Hari’s calls to the department of South Asian Studies in Chicago University would get transferred to the Dean’s office, where no one was in a position to help him. Nobody there knew her present whereabouts. Hari just couldn’t find a plausible explanation for her sudden disappearance.
The little time that he spent with her had taught him more about the world than he had understood in the many years he kept wondering about his existence. Was she apprehended by the FBI? Hari ruled out the possibility of her having been expelled by the university, because if that was the case, they would have told him so when he called. He knew that if she had gone back to India, his chances of finding her would be close to nil. The sheer size of the country bewildered him, and he knew that he would never be able to find her. He realized that he was growing despondent. Disappointed with himself for not having called her earlier, he went back to his usual ways. He tried to find his peace in his books and guitar. However, his mind couldn’t help but wander around her. She showed up in his mind with a frequency that scared him, probing him, talking to him, and leading him towards more questions.
This couldn’t go on too long. A few months later, in early 2013, he decided to go to India. The literature he had been reading led him to ask questions which seemed to have their answers in just one place – India. India was where Muneera had learnt her politics and from where she had come to the states to speak sense to his countrymen.
He owned a fortune by virtue of being born to a rich father whom he did not love. He knew he needed to spend only a small fraction of his wealth to live in India. He spent the week before his departure to India with his books in the study, gathering more information about the country. He had always been passionate about the hills, and the country promised him a lot to make him feel at home. He wished to find some fulfilling and meaningful work that could occupy his mind during the day. Then there were stories of how John Lennon backpacked around India in search for his answers. He read through several books with the curiosity of a fortune seeker. The more he read, the more he craved to be in that country.
Emulating the life of a celebrity was a teenage obsession in America, and Hari decided to take a cue from Lennon’s life. He told himself that he will learn this new country, like Lennon, Che Guevara and those who couldn’t take the hypocrisy of the modern world. He wanted to give himself the best shot he had at discovering himself.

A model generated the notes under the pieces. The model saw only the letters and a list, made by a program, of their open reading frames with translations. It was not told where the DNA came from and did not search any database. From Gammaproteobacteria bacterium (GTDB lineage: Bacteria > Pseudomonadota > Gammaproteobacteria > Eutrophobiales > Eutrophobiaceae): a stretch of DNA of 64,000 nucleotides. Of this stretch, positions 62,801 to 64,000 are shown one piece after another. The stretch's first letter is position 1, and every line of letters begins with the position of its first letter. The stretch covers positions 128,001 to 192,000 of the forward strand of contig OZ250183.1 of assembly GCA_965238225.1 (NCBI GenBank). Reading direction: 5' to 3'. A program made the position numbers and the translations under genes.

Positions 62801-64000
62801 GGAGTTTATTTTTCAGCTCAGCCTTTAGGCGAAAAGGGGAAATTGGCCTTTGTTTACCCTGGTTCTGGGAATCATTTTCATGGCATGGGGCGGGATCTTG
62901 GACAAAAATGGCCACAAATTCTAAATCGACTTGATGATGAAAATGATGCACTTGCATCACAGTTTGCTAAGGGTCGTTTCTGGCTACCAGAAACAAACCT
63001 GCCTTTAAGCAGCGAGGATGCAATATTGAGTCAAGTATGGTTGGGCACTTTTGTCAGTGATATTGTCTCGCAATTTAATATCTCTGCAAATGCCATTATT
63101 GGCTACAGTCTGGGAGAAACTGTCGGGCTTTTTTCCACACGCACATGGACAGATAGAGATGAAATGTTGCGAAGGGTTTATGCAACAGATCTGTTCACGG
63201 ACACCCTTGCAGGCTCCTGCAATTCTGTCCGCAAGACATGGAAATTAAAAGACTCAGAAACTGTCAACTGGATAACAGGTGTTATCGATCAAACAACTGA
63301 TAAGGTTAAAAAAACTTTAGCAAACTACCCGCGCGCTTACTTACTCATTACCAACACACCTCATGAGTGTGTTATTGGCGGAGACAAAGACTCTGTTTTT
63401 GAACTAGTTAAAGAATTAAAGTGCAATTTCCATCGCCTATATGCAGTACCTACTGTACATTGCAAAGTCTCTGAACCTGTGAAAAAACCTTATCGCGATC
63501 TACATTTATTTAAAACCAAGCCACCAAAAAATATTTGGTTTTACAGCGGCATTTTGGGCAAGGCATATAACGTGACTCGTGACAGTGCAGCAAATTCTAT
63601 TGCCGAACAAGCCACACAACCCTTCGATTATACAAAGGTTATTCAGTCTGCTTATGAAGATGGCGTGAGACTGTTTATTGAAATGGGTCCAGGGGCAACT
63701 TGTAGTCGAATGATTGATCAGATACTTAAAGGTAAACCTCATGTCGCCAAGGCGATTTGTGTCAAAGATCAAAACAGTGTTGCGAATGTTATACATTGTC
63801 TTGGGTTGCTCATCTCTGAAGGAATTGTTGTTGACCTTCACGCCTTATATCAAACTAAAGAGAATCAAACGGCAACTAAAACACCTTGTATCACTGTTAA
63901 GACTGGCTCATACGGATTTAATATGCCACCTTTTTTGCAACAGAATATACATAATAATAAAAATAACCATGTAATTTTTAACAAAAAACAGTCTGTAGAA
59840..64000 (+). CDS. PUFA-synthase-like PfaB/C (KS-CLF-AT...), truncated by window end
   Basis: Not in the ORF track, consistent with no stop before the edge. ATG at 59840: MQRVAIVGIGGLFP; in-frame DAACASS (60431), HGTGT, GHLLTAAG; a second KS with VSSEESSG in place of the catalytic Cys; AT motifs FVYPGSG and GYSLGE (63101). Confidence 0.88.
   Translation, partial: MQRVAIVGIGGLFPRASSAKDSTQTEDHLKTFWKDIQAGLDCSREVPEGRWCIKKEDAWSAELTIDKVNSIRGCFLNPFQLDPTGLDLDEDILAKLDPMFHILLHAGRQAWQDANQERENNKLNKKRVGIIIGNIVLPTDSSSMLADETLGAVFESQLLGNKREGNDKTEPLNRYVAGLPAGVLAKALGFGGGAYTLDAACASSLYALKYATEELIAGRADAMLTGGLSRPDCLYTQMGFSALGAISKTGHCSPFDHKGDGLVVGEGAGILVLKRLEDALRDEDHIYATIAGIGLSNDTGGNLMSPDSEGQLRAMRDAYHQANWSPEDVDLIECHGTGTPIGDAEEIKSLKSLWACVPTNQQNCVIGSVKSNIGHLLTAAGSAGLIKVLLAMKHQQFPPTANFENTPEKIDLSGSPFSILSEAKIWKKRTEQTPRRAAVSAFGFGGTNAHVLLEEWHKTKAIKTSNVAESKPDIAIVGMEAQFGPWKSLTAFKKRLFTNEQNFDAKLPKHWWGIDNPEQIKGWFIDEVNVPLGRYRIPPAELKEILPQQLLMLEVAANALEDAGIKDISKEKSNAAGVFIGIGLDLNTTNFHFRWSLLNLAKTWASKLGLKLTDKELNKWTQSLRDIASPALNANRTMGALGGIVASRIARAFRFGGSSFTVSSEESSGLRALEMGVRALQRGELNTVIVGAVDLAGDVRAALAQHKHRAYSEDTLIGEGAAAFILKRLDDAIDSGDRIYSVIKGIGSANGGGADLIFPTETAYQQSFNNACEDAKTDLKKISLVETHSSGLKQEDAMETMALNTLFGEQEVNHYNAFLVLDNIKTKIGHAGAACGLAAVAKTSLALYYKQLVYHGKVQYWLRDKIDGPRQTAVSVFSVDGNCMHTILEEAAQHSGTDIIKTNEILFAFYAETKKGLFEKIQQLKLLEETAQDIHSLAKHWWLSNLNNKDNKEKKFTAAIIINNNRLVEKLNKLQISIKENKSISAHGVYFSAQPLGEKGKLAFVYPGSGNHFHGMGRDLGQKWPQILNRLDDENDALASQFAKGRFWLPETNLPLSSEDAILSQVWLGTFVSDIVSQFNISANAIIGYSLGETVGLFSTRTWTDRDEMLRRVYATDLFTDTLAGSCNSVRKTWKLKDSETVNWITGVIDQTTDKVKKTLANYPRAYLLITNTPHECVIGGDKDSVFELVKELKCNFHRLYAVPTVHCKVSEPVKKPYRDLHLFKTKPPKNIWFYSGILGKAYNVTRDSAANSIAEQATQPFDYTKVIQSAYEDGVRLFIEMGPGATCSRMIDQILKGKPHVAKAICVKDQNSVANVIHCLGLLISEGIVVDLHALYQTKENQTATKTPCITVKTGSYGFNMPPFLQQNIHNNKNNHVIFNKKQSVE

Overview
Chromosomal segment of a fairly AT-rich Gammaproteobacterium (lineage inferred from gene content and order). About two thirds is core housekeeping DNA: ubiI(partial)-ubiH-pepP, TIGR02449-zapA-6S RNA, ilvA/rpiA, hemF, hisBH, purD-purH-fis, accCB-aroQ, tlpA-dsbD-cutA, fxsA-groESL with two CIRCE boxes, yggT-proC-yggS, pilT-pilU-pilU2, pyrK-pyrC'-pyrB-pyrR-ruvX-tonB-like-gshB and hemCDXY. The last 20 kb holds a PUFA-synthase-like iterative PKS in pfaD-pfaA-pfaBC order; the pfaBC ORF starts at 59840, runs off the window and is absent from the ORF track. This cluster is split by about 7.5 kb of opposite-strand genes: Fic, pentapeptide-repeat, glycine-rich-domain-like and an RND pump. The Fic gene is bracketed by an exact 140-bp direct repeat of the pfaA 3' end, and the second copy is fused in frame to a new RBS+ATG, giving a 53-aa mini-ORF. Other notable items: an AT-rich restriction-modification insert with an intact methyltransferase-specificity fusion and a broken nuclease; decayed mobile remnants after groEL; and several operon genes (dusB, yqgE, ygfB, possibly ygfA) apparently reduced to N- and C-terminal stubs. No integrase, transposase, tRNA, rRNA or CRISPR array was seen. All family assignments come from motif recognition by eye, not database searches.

Hari had landed in Delhi exactly a year before his current meditation session at the Ashram. Not knowing what to expect and completely oblivious to the attention he was getting, he went about picking up his luggage; a rucksack with a few clothes. He decided to use his card if he needed anything new and had no clear map of his intentions. He knew he wished to get to the hills and had identified a place named Manali. Before he headed to Manali, he was to spend a few days in Delhi.
On the second day after his arrival, he went out for a walk through Lutyens’ Delhi, the capital region of the largest democracy in the world. He couldn’t but admire the monuments that had stood witness to many a political power play. This was a place too many people had fiddled with. There were ruins indicating war and turmoil despite which this diverse place had held itself together. Muneera had spoken about Naxalites in central India and how they have been challenging the power center in Delhi. Here in Delhi, one could only see signs of a strong state. The police and the army ensured this democracy worked despite the nation’s complex problems arising out of its contrasting diversity. Yet it was this diversity that made this nation so captivating.
After a week, Hari got on to a bus which would take him to Manali. The drive to Manali took him from the plains of north India towards the youngest mountain ranges of the world. The Himalayas spanned the entire northern front of this massive country. Back in the prosperous days, they played a significant political role standing guard against any external aggressor. Today they are known for their high peaks which are adventurously scaled by mountaineers and trekkers. These hills occupy place in popular lore in the country as being the seat from where great sages preached the civilization on family, polity and sex. This place had spoken so much and yet so little of it was known.
Manali welcomed Hari with the fragrance of pine and the sound of the gushing Beas. In May, Manali is a busy place. When the summer heat sweeps over North India, Manali becomes one of the favorite destinations for people seeking refuge from the heat wave. The Beas, which rises from one of the glaciers high up in the hills, goes on to feed the plains of Pakistan. It turns darkish grey resembling a sewer during these months owing to the huge amount of human waste that is poured into it. The place has to wait until the monsoon, which happens only after September, to regain its pristine look.
Until a few decades ago, Manali did not attract the kind of tourists it now does. There were days when the streets were empty and the place assumed a quaint look about itself. Hari would see none of that. What received him was a bustling town in the summer of 2013.
The many travel guides that he had read on his way to India helped him identify this homestay in old Manali. Run by an old couple who charged two dollars per night, it seemed like the ideal place for him to begin his journey. He had nothing planned out and was happy to have found a place to stay. Old Manali had its temptations too. Manali grew the best Hash in the world and, given his predilections for it, he succumbed to it rather soon. This had another advantage for Hari. He often ended up meeting some fascinating people. In the many cafes that he spent time, he met students, writers, and musicians from across the world and connected with some brilliant brains. It seemed to him that this place attracted people who had their own reasons to be there.